The puerperium is the period of adjustment after childbirth during which the mother’s reproductive system returns to its normal prepregnant state. It generally lasts six to eight weeks and is characterized by numerous physiological, hormonal and psychological changes


Lochia is the genital tract discharge after birth. It is composed of blood, decidual fragments, cervical mucus, vaginal transudate and bacteria.

The lochia changes colour and consistency during puerperium:

  • Lochia rubra (red): consists mainly of blood and decidua. It lasts for 5 days.
  • Lochia serosa (pale): due to relative decrease in RBCs and predominance of leukocytes. It lasts for 5 days.
  • Lochia alba (white): consists mainly of leukocytes and mucus. It lasts for 5 days.

The lochia should gradually decrease in quantity. However, if you notice that the quantity increases or that the lochia has offensive smell, you need to inform your doctor.


The uterus increases markedly in size and weight during pregnancy (approximately 10 times the non-pregnant weight, reaching a crude weight of 1000 g) but involutes rapidly after delivery to the non-pregnant weight of 50–100g. Myometrial contractions, or afterpains, assist in uterine involution. These contractions occur during the first 2–3 days of the puerperium and produce more discomfort in multiparas than in primiparas. Such pains are accentuated during nursing as a result of oxytocin release from the posterior pituitary.

During the first 12 hours postpartum, uterine contractions are regular, strong, and coordinated. The intensity, frequency, and regularity of contractions decrease after the first postpartum day as involutional changes proceed. Uterine involution is nearly complete by 6 weeks, at which time the organ weighs less than 100 g. The increase in the amount of connective tissue, elastin in the myometrium and blood vessels, and the increase in numbers of cells are permanent to some degree, so the uterus is slightly larger after pregnancy.


Pregnancy, labour and a vaginal delivery can stretch or injure your pelvic floor muscles, which support the uterus, bladder and rectum. This might cause you to leak a few drops of urine while sneezing, laughing or coughing. These problems usually improve within weeks but might persist long term.

In the meantime, wear sanitary pads and do pelvic floor muscle exercises (Kegels) to help tone your pelvic floor muscles and control your bladder. To do Kegels, imagine you are sitting on a marble and tighten your pelvic muscles as if you’re lifting the marble. Try it for three seconds at a time, and then relax for a count of three. Work up to doing the exercise 10 to 15 times in a row, at least three times a day.

Weight loss

After you give birth, you might look like you’re still pregnant. This is normal. Most women lose 13 pounds (6 kilograms) during birth, including the weight of the baby, placenta and amniotic fluid. In the days after delivery, you’ll lose additional weight from leftover fluids. After that, a healthy diet and regular exercise can help you gradually return to your pre-pregnancy weight.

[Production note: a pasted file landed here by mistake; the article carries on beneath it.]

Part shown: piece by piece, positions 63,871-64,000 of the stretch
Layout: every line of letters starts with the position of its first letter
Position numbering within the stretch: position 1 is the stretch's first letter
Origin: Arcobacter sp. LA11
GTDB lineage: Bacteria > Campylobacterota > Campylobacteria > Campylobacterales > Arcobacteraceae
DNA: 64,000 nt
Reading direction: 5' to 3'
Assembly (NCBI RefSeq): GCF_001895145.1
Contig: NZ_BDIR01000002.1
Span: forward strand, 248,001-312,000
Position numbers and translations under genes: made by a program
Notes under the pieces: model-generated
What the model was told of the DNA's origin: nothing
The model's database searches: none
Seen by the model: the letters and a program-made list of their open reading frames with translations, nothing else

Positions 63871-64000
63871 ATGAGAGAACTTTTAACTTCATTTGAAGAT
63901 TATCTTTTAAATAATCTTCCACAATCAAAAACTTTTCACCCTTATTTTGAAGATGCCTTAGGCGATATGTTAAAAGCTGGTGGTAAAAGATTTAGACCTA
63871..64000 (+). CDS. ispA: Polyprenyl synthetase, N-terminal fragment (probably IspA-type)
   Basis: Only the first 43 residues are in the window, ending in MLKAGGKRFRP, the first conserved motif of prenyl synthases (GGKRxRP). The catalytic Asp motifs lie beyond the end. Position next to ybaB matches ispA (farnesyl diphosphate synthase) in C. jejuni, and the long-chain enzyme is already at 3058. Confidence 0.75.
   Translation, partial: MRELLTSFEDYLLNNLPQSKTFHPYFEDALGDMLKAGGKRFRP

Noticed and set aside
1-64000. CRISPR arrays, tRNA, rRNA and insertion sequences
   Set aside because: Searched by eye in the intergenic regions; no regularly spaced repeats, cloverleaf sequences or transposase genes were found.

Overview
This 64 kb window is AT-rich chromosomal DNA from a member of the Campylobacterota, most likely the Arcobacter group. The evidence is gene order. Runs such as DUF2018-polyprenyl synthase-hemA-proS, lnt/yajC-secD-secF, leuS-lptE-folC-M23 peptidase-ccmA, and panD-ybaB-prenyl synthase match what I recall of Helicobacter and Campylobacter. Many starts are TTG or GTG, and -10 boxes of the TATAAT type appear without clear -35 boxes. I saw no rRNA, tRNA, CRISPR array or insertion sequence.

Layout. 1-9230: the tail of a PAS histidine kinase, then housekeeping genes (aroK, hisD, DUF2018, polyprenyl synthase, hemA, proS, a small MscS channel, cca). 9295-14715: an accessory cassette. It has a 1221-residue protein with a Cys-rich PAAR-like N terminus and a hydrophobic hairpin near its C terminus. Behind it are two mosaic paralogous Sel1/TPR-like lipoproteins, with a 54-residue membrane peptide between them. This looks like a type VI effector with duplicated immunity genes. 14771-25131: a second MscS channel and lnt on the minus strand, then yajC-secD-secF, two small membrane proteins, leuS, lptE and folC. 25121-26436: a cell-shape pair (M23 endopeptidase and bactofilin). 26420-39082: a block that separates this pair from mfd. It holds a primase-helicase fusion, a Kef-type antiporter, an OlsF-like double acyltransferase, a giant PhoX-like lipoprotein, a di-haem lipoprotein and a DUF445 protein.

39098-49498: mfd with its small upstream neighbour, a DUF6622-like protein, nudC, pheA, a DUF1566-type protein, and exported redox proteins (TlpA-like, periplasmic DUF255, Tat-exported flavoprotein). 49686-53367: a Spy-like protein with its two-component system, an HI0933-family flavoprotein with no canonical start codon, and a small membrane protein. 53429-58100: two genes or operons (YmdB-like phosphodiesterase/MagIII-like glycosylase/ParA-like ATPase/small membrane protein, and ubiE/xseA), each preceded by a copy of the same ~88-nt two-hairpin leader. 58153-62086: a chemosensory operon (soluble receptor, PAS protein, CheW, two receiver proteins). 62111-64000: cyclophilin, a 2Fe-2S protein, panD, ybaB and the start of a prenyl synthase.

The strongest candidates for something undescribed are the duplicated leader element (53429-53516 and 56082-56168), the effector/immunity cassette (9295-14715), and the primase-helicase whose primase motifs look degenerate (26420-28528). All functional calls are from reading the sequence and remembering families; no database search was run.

Mood changes

Childbirth triggers many powerful emotions. Many new mothers experience a period of feeling down or anxious, sometimes called the baby blues that appear usually 3-4 days after birth and regress within 2-3 weeks. Symptoms include mood swings, crying spells, anxiety and difficulty sleeping. The baby blues typically subside within two weeks. In the meantime, take good care of yourself. Share your feelings, and ask your partner, loved ones or friends for help.

If you experience severe mood swings, loss of appetite, overwhelming fatigue and lack of joy in life after childbirth, you might have postpartum depression.

Approximately 50–85% of postpartum women will experience the “blues” for a few days. Between 10% and 20% may experience postpartum depression, with a higher risk among those women with a history of clinical depression. Early detection and adequate treatment is required. Contact your health care provider if you think you might be depressed, especially if your symptoms don’t fade on their own, you have trouble caring for your baby or completing daily tasks, or you have thoughts of harming yourself or your baby.

The postpartum check-up

The postpartum care is an ongoing process rather than just a single visit after your delivery. It is important to contact your health care provider if there is any concern at any stage after the delivery of your baby.

During the routine postnatal appointment that usually takes place 40 days after delivery, your doctor will check your mood and emotional well-being, discuss contraception and birth spacing, review information about infant care and feeding, talk about your sleep habits and issues related to fatigue, and do a physical exam. This might include a check of your abdomen, vagina, cervix and uterus to make sure you’re healing well. This is a great time to talk about any concerns you might have, including resuming sexual activity and how you’re adjusting to life with a new baby.